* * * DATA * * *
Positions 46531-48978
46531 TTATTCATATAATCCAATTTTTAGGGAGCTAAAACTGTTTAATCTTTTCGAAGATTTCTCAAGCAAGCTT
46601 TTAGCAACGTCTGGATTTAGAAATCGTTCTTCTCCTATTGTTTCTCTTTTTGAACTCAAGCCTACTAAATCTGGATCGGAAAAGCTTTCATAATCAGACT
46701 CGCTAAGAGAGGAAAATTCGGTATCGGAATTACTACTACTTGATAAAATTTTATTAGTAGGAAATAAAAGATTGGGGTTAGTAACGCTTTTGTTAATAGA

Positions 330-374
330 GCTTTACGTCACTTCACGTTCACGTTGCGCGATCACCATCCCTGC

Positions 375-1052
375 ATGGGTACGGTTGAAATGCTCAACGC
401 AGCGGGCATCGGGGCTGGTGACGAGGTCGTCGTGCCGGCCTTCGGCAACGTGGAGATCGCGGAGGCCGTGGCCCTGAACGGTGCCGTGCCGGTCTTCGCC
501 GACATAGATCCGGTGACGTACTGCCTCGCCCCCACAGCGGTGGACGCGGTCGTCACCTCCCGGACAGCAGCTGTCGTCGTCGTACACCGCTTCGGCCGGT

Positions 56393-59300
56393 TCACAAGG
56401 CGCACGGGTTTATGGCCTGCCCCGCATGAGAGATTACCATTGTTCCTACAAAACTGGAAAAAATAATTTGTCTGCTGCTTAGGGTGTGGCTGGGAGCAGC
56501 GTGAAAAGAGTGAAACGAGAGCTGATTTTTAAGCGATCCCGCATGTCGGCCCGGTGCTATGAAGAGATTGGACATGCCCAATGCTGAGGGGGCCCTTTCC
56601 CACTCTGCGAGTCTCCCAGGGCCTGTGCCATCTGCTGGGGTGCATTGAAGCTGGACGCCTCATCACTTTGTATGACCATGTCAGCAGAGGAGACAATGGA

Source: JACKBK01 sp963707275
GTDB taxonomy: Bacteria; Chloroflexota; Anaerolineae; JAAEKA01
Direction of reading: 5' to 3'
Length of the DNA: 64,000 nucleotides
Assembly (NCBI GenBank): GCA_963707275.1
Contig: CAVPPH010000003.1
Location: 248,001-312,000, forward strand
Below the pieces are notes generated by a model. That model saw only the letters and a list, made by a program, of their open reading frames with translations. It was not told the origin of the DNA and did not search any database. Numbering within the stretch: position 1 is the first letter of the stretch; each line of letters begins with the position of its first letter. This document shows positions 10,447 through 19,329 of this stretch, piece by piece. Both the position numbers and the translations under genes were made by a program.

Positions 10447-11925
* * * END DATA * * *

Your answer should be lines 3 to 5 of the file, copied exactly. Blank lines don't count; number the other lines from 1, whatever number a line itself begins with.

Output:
46601 TTAGCAACGTCTGGATTTAGAAATCGTTCTTCTCCTATTGTTTCTCTTTTTGAACTCAAGCCTACTAAATCTGGATCGGAAAAGCTTTCATAATCAGACT
46701 CGCTAAGAGAGGAAAATTCGGTATCGGAATTACTACTACTTGATAAAATTTTATTAGTAGGAAATAAAAGATTGGGGTTAGTAACGCTTTTGTTAATAGA

Positions 330-374